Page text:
2.2 grams of Fiber in every 100 grams of spinach, high level of protein of up to 4 grams, with 91 % water and up to 5 grams of carbohydrates. All in all, inculcating spinach in your tropical friend’s diet is a very wise choice.
Talking about how these particular properties can aid your fish into living a long life; mots of the carbs in spinach consist of incredibly healthy fiber. Spinach also has a critical amount of insoluble fiber in it which may boost marine life’s health in several ways, it adds bulk to the stool as food passes through the guts. This may prevent ant hold up in the bowels of the fish.
Spinach is also an excellent source of many vitamins and minerals including Vitamin A; which aids nutrition and immunity, Vitamin C can also be found which is a powerful oxidant for the fish. Vitamin K1 is essential for blood development and a healthy network of blood as well. Calcium can also be excessively found in this vegetable which does wonders for the tropical marine life’s health.
How to Cook Cucumber for Fish, Shrimp, and Snail
- Wash or rinse the Cucumber well.
- Remove the skin of the cucumber if you want.
- Cut them into thin slices.
- Boil them well to make them soft for fish, shrimps, and snails to eat.
- Once boiled cool them up in cold water.
- Place the cooked cucumber inside the tank for them to enjoy.
Cucumbers are relatively scant in calories but have an abundant level of vitamins and minerals. It provides minerals vitamins to the likes of Vitamin C, Vitamin K, Magnesium, Potassium, and Manganese. Also housing up to 2 grams of fiber, 2 grams of protein, and up to 11 grams of carb in a standard amount of 300 grams.
Additionally, cucumbers have a high water content cucumbers are made up of 96% water. All these qualities make cucumber an excellent candidate for an Antioxidant which is extremely important to prevent the accumulation of free radicals, consequently leading to many chronic illnesses.
Cucumbers fulfill another crucial role in the diet; hydration through correct means. Feeling cucumbers also promotes the prevention of any blockage in the bowel system.
Also providing essential vitamins that make up for keeping their blood healthy and preventing any malformation in bone structure.
How to Cook Green Peas for Fish, Shrimp, and Snail
- Wash the Green Peas.
- If they are frozen you can leave them outside for few minutes before you proceed.
- You can boil them or microwave them.
- For microwave add some water on the plate to make them moist. You can do it for 15-45 seconds.
- It’s important to remove the skin of green peas.
- Break them into pieces and feed them.
Peas are a powerhouse for Fiber, and Vitamins and Minerals and Protein. Housing Vitamin C, A, K, and phosphorus.
Feeding them to your fish will result in a fulfilling diet full of necessary vitamins as well. They’re also high in antioxidants preventing inflammation in the organs. The unique protein content also makes them an excellent choice of regular food supplements for herbivores.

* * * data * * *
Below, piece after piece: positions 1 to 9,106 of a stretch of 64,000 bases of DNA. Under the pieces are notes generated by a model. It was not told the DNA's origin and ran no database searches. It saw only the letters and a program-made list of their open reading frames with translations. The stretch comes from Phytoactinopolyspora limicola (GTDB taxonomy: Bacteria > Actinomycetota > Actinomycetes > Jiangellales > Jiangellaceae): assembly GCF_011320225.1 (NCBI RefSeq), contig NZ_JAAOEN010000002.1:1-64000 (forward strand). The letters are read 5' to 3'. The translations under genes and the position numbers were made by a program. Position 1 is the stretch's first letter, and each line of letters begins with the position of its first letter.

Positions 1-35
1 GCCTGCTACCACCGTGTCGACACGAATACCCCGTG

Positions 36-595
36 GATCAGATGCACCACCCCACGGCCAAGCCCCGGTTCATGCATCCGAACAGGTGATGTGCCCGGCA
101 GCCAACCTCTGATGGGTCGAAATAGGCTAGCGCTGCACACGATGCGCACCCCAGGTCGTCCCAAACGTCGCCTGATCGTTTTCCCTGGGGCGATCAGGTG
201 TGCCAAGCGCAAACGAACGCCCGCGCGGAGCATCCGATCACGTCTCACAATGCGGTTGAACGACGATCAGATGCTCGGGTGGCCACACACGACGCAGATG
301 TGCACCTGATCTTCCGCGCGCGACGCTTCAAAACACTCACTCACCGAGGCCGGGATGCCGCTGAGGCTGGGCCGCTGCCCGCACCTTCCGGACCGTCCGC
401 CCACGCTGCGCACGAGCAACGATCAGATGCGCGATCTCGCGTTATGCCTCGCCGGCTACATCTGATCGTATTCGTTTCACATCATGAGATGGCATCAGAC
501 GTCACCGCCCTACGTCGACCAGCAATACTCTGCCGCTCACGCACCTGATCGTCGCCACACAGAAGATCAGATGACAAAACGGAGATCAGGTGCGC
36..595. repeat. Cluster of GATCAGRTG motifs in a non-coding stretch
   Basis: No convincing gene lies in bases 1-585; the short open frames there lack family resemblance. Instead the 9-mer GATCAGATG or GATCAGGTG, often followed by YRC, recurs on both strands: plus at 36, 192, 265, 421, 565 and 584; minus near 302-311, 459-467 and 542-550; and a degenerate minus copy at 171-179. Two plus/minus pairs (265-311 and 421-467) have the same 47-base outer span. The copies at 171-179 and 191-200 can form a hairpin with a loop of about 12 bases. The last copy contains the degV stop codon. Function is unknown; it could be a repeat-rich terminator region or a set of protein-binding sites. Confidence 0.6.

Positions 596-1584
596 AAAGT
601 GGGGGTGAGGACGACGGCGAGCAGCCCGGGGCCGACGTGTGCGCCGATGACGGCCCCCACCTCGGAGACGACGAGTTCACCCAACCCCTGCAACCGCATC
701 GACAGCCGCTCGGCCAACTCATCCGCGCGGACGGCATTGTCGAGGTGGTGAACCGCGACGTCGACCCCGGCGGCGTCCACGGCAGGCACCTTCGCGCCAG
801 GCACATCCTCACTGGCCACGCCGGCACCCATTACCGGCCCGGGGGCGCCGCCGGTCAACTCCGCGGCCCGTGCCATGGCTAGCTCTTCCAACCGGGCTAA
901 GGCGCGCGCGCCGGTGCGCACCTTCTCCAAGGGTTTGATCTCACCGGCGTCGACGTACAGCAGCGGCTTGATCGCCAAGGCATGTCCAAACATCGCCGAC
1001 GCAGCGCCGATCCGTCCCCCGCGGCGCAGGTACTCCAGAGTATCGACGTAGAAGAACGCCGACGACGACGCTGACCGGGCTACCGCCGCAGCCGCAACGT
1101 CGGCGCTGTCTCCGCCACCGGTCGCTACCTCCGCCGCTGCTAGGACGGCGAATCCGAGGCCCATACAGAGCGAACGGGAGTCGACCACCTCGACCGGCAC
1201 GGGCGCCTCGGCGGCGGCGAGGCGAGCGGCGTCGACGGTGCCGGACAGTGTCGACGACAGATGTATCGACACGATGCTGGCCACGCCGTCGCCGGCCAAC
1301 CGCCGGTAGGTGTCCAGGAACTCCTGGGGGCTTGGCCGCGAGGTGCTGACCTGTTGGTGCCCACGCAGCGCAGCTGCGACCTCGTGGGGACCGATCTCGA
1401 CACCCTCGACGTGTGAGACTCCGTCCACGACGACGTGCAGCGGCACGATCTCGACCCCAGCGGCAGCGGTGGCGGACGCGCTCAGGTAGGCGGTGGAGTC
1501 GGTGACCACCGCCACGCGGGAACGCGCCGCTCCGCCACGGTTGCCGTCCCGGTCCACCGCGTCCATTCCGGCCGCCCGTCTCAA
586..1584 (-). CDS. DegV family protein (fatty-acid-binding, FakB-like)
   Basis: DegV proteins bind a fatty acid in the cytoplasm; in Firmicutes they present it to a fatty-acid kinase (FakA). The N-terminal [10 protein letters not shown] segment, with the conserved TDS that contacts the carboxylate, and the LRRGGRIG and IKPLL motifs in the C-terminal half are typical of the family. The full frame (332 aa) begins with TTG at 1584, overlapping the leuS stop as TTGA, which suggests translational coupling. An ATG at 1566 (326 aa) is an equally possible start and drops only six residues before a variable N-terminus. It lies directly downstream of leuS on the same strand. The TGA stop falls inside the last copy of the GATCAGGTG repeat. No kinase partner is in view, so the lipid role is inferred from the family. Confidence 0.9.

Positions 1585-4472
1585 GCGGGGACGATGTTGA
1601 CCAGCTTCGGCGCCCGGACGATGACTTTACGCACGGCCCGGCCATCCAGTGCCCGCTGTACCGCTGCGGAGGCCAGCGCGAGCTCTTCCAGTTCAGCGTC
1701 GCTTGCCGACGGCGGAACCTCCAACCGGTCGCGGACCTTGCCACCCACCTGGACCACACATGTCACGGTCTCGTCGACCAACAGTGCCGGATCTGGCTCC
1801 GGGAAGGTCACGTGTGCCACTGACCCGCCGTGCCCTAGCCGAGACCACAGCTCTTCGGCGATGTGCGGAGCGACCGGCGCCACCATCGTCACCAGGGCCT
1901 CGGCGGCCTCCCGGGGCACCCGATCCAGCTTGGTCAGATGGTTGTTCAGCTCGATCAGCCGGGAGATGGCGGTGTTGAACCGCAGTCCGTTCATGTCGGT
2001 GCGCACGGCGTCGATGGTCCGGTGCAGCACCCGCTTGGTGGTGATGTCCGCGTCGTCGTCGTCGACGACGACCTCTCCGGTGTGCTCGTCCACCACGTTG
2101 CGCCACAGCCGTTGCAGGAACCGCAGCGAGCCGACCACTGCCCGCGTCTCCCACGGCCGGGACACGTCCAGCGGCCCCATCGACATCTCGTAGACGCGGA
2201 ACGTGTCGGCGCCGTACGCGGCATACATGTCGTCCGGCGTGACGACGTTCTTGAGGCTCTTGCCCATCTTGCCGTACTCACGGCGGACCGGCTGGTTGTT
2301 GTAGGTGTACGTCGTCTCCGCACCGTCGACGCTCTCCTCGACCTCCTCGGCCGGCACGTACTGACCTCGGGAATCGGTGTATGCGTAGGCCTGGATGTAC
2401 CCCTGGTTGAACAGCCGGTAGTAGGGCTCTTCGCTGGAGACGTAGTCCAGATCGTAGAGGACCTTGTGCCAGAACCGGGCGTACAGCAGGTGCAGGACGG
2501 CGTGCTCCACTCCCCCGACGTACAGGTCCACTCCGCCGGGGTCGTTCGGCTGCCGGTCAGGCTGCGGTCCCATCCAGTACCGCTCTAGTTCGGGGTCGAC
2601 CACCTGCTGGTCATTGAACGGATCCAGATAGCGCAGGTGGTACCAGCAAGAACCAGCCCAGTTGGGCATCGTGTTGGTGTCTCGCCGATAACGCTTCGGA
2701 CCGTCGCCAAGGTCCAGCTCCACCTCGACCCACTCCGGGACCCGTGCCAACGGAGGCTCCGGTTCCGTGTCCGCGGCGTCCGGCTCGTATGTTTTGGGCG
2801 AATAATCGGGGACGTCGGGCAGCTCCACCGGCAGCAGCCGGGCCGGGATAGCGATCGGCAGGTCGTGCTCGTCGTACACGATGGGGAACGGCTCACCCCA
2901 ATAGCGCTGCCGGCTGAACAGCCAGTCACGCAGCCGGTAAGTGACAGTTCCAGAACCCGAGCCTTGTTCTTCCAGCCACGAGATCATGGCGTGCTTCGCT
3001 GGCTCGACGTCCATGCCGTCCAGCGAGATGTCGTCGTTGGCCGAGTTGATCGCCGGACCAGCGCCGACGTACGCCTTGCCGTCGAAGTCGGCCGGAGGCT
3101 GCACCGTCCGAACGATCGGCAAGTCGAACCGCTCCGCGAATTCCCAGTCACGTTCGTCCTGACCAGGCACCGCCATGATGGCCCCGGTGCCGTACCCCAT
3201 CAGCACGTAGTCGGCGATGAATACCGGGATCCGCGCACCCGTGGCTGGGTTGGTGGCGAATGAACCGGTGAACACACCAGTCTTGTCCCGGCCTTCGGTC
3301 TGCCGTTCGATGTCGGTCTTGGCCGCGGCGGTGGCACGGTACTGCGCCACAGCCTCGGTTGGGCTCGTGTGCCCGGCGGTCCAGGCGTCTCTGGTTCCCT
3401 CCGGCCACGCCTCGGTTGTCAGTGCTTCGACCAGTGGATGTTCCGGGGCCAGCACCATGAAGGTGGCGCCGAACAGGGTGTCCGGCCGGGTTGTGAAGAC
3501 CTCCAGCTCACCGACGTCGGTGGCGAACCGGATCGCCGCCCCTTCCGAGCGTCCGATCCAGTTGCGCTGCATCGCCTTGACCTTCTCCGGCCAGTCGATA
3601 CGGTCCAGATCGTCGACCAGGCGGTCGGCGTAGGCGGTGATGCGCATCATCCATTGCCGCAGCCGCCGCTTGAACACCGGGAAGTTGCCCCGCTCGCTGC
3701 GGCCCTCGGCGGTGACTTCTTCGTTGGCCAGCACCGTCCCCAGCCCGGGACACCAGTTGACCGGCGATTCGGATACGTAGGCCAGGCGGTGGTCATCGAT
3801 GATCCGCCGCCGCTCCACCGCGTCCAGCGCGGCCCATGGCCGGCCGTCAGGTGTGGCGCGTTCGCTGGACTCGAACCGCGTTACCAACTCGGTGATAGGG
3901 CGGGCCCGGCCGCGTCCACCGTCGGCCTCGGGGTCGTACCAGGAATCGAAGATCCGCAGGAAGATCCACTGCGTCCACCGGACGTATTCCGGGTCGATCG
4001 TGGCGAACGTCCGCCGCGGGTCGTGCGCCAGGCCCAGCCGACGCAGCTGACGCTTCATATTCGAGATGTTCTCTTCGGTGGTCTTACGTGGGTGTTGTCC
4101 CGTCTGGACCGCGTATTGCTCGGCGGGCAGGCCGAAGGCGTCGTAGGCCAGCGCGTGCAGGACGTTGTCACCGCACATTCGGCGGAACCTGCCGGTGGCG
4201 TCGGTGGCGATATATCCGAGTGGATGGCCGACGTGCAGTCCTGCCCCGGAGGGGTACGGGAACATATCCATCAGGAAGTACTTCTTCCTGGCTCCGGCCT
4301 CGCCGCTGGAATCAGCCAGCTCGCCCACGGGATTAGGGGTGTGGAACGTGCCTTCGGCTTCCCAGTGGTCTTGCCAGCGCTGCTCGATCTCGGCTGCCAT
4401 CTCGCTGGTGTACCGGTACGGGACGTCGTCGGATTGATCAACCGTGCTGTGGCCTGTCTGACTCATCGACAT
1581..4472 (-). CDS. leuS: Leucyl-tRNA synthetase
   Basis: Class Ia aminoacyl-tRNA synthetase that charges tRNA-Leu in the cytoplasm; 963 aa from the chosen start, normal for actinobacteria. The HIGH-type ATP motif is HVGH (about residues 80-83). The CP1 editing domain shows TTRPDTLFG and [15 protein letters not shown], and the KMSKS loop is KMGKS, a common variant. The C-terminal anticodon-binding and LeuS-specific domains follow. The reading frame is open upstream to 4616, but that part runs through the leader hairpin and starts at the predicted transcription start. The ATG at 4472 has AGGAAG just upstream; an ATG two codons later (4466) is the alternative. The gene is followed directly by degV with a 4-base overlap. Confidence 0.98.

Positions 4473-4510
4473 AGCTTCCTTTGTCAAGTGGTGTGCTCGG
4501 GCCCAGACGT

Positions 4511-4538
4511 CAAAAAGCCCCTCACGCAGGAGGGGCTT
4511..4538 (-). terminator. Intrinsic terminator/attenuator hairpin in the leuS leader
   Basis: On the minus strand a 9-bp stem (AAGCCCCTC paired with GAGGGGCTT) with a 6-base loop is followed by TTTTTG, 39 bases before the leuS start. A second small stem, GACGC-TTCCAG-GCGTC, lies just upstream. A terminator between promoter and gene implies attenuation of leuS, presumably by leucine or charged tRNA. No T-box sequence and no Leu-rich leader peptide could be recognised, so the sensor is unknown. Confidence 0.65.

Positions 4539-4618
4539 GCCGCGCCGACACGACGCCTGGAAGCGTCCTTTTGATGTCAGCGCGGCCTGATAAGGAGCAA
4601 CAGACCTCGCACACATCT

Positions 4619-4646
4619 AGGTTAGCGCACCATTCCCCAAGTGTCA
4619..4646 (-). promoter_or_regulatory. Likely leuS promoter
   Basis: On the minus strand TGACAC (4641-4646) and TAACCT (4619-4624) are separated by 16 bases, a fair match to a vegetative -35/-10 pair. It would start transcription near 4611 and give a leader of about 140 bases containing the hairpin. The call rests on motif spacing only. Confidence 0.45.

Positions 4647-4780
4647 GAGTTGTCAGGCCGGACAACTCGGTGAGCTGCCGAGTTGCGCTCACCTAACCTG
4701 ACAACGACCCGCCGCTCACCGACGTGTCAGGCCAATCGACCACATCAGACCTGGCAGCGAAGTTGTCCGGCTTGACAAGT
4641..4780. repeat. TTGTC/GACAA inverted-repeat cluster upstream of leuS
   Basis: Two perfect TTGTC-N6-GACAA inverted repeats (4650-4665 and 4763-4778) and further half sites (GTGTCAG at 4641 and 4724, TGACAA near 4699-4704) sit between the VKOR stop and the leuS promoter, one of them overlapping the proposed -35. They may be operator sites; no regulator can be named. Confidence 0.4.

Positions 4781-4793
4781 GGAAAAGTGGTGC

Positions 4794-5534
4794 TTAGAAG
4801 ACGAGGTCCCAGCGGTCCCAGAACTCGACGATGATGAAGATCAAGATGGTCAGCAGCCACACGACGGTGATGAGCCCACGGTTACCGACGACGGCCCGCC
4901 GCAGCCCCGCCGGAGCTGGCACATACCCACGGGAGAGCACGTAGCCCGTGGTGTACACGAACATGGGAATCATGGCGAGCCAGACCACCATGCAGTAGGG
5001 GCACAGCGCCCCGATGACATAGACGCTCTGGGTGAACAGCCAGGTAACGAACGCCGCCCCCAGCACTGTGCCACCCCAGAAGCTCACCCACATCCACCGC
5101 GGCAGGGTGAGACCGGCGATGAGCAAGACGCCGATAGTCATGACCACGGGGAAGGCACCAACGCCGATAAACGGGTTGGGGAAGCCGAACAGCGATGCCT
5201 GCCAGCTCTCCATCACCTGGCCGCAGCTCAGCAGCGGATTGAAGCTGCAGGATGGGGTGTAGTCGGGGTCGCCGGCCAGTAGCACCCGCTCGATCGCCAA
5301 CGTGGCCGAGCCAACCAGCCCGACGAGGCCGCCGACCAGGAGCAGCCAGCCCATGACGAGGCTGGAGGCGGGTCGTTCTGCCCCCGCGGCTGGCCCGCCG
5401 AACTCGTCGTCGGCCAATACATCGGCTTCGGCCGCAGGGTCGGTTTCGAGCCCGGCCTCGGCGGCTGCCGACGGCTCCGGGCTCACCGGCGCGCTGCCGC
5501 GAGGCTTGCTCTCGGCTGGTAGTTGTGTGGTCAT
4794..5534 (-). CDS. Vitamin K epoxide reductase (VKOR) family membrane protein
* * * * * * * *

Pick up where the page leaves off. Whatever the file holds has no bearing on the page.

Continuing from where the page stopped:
Often fancy tropical fishes have small bodies and squashed guts therefore are likely to easily get constipated, soft boiled become a crutch there, and help your tropical marine life to continue having a healthy bowel movement. Green peas also contain a decent amount of heart-healthy minerals such as magnesium, potassium, and calcium. This increases the prevention of risk from malformation of bodies and discolored and/or spotty scales.
However, be sure to boil your fresh peas or microwave them before adding them into the aquarium.
How to Cook Brussel Sprouts for Fish, Shrimp, and Snail
- Wash the Brussel Sprouts.
- Boil them well for about 10 minutes.
- Remove them and cool them at room temperature.
- Drop them into the tank for the fish, shrimp, and snails to enjoy.
Brussel sprouts are another vegetable you can feed your fish. It is low in calories but high in fiber, vitamins, and minerals. It contains vitamin K, Vitamin C and Vitamin A, and a rich amount of fiber.
Brussels sprouts are especially rich in vitamin K which is necessary for blood clotting red blood cell development and even bone growth. They also carry a very large amount of Vitamin C, an antioxidant that helps with the consumption and digestion of iron and is involved in tissue repair and a healthy immune system.
Another great quality is the high Fiber content that supplements their diet and promotes regular bowel movement. In addition to the nutrients above Brussels also abundantly carry vitamin B6, potassium, iron, and phosphorus. Brussel sprouts like our other green vegetables have an impressive amount of antioxidants that help prevent chronic diseases in your fish life.
All in all, Brussels is an amazing vegetable to feed your tropical fish and you should take the chance and include it in their diet.
How to Cook Lettuce for Fish, Shrimp, and Snail
- Wash the Lettuce well.
- Boil them for about 10 minutes.
- Cool them at room temperature.
- Cut smaller pieces if needed.
- Submerge them into the tank for them to enjoy it.
Surprisingly, romaine lettuce or even iceberg lettuce is something we inculcate daily in our lives too. It provides an opulent amount of Vitamin K and Vitamin A. Also having a healthy serving of calcium nutrients among its 0tger various uses is also an ideal vegetable to get Vitamin C inside your fish’s diet.
Although there is not much to say, inculcating this vegetable in tropic pets’ lives will lead to healthy blood development and healthy growth with a risk-free card from the disfunction of bones.
How to Cook Squash for Fish, Shrimp, and Snail
- Wash the Squash well.
- Cut the squash into thin slices.
- Remove the seeds.
- Boil them for 2-5 minutes.
- Remove them and cool them to remove the cooking heat.
- Once it is cooled off it is ready to be served.
The vegetable is high in Vitamin A, B6, Potassium, Calcium, Phosphorus; a serious amount of nutrients can be seen to be found in the vegetable. It is also rich in manganese which promotes bone strength and the fish’s ability to process fats.
The merit worth note in bere is the copious amounts of Vitamin A, so if your tropical fish is under stress it is a very good idea to feed it squash. Vitamin C helps with the anti-inflammatory action that takes place inside the guts.
All in all green vegetables are the best and the safest bet to go with when feeding your tropical aquatic life fresh vegetables.